By: Ken Liebeskind
Dow Jones Joins Others In Offering Health Benefits
The number of newspaper companies that offer domestic-partner benefits is growing, with New York-based Dow Jones & Co. Inc. advising employees this month that their partners will be eligible for health benefits as of New Year’s Day.
Richard Tofel, vice president of corporate communications for Dow Jones, said the company announced Sept. 8 that it would begin providing domestic-partner benefits. He added that employees can sign up for the new benefits during open enrollment in November, when about 8,000 employees choose from among an assortment of insurance options.
The benefits will be available to unmarried gay and lesbian employees as well as heterosexual workers. “We don’t want to discriminate on the basis of sexual orientation,” Tofel said. “We’d been thinking about [domestic-partner benefits] for some months and were urged to do it by longtime employees. We took a hard look at it, and it was the right thing to do and the right time to do it.”
Deborah Price, a nationally syndicated columnist with The Detroit News who writes about gay and lesbian issues, said, “Dow Jones is a big deal, because The Wall Street Journal is the most widely read newspaper in the country.”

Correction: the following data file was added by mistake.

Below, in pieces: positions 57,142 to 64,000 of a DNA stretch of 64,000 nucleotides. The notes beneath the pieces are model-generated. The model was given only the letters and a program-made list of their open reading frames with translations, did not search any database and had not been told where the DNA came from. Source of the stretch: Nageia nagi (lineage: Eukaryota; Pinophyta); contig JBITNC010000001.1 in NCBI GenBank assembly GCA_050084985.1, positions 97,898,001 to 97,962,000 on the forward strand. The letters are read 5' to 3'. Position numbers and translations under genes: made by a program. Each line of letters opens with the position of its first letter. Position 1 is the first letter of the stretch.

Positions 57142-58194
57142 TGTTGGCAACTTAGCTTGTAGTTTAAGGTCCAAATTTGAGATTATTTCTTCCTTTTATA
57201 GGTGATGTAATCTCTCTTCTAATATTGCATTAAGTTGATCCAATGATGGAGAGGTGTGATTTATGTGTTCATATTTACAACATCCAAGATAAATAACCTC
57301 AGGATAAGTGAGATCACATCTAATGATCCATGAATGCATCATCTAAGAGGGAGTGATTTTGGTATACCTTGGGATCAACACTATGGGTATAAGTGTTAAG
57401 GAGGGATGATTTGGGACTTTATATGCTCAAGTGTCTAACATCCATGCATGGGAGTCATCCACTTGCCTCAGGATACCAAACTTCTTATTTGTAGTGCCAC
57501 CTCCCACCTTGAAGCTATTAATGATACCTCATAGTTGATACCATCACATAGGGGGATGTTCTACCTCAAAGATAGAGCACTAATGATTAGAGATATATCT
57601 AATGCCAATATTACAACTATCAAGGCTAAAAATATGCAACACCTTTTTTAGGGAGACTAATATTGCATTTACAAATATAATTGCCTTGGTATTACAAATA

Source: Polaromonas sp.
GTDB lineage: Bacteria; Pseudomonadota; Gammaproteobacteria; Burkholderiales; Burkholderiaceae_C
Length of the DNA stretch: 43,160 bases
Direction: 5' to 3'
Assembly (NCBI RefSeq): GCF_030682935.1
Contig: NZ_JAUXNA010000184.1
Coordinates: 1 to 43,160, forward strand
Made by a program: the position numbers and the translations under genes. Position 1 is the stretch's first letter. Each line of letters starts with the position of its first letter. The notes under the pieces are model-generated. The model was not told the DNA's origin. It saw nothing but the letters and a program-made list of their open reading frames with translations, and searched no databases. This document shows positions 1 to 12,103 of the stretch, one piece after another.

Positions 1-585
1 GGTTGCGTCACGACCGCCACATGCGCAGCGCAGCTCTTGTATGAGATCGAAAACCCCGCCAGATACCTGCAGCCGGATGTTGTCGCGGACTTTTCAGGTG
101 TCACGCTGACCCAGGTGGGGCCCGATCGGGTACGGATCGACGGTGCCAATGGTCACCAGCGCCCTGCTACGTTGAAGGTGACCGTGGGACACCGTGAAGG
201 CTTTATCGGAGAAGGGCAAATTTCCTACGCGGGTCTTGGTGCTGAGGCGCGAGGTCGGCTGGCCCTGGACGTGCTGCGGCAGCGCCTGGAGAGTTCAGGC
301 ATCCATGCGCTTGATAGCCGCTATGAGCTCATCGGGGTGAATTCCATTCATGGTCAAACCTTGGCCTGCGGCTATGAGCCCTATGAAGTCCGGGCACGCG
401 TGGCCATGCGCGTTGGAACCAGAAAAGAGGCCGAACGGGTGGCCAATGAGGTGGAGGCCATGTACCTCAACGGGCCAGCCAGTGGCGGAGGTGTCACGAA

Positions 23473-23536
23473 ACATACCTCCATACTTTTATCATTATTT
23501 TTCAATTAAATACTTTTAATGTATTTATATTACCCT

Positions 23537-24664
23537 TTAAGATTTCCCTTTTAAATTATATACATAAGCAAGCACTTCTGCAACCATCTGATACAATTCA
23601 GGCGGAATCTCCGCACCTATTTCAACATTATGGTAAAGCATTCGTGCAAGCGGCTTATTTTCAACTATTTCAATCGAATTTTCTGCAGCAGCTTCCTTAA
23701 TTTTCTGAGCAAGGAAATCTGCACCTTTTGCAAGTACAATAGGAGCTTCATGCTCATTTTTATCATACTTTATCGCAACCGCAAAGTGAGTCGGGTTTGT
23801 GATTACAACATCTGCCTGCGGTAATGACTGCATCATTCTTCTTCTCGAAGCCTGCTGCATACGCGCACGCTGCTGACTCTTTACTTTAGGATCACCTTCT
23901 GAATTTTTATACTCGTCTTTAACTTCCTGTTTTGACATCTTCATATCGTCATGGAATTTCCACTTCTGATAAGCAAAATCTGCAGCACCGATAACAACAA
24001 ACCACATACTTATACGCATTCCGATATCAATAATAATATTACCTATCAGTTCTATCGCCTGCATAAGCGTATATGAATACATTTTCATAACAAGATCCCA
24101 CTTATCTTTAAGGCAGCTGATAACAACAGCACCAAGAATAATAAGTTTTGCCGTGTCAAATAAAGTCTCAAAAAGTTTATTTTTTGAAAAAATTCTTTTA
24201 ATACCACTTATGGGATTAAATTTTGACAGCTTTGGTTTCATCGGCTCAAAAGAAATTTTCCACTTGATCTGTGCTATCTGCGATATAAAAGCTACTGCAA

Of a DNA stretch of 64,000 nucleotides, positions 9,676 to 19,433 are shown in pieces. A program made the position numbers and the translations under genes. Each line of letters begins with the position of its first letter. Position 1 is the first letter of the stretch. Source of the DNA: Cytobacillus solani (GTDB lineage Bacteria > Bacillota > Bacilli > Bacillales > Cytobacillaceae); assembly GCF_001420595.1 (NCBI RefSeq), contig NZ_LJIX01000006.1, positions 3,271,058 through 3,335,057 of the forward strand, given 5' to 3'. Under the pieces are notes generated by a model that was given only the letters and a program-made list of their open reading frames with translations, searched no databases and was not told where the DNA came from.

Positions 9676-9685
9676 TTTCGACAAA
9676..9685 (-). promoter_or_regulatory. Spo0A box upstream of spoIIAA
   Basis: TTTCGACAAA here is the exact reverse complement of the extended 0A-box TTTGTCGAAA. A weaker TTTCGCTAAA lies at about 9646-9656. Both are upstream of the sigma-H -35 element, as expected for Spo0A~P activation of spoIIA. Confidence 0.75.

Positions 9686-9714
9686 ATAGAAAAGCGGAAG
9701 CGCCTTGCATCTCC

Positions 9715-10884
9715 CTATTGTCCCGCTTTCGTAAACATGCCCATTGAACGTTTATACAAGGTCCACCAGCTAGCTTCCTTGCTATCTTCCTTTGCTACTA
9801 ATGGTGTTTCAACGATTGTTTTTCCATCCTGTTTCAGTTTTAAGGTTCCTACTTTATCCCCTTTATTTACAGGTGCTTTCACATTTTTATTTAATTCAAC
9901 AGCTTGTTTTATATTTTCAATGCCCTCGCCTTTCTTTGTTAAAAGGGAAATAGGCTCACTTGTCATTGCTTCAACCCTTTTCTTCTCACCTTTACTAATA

“They’re heading in the right direction,” said Sherry Boschert, a medical news reporter for the International Medical News Group and a board member of the National Lesbian and Gay Journalists Association (NLGJA).
Also in January, Booth Newspapers Inc., based in Grand Rapids, Mich., will begin offering domestic-partner benefits to employees at six of its eight newspapers, according to the Chicago Tribune. The Tribune Co. flagship newspaper reported Thursday that the papers planning to provide the benefits are The Ann Arbor News, The Bay City Times, The Flint Journal, the Jackson Citizen Patriot, the Kalamazoo Gazette, and The Saginaw News.
Booth is a subsidiary of Advance Publications, the Staten Island, N.Y.-based media giant owned by the Newhouse family and led by S.I. Newhouse as chairman and Donald E. Newhouse as president. In addition to major newspapers such as The Star-Ledger in Newark, N.J., The Plain Dealer in Cleveland, and The Oregonian in Portland, Advance properties include Parade Publications Inc., Cond? Nast magazines, and the American City Business Journals group.
Advance representatives declined to comment by E&P’s deadline either on the Booth papers’ move to offer domestic-partner benefits or on whether such benefits will be made available to employees throughout all of Advance’s holdings.
Another newspaper-related company, Bloomberg L.P. – a multimedia concern with a syndication service – announced Sept. 1 that its domestic-partner benefits would be available to all employees immediately, company spokeswoman Chris Taylor said.